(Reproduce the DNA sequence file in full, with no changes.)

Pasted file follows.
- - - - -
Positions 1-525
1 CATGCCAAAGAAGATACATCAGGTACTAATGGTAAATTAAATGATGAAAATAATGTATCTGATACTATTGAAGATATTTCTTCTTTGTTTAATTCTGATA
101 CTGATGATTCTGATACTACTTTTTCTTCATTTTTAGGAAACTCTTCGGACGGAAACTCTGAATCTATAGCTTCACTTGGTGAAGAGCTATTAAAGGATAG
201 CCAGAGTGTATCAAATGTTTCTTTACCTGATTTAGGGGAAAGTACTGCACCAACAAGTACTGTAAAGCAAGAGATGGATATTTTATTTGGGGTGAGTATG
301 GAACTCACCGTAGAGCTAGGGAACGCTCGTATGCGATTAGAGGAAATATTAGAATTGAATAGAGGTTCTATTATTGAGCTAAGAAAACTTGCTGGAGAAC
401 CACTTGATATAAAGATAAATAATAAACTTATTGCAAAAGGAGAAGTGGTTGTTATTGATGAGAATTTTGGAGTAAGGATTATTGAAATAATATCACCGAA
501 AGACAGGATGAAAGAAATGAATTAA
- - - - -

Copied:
Positions 1-525
1 CATGCCAAAGAAGATACATCAGGTACTAATGGTAAATTAAATGATGAAAATAATGTATCTGATACTATTGAAGATATTTCTTCTTTGTTTAATTCTGATA
101 CTGATGATTCTGATACTACTTTTTCTTCATTTTTAGGAAACTCTTCGGACGGAAACTCTGAATCTATAGCTTCACTTGGTGAAGAGCTATTAAAGGATAG
201 CCAGAGTGTATCAAATGTTTCTTTACCTGATTTAGGGGAAAGTACTGCACCAACAAGTACTGTAAAGCAAGAGATGGATATTTTATTTGGGGTGAGTATG
301 GAACTCACCGTAGAGCTAGGGAACGCTCGTATGCGATTAGAGGAAATATTAGAATTGAATAGAGGTTCTATTATTGAGCTAAGAAAACTTGCTGGAGAAC
401 CACTTGATATAAAGATAAATAATAAACTTATTGCAAAAGGAGAAGTGGTTGTTATTGATGAGAATTTTGGAGTAAGGATTATTGAAATAATATCACCGAA
501 AGACAGGATGAAAGAAATGAATTAA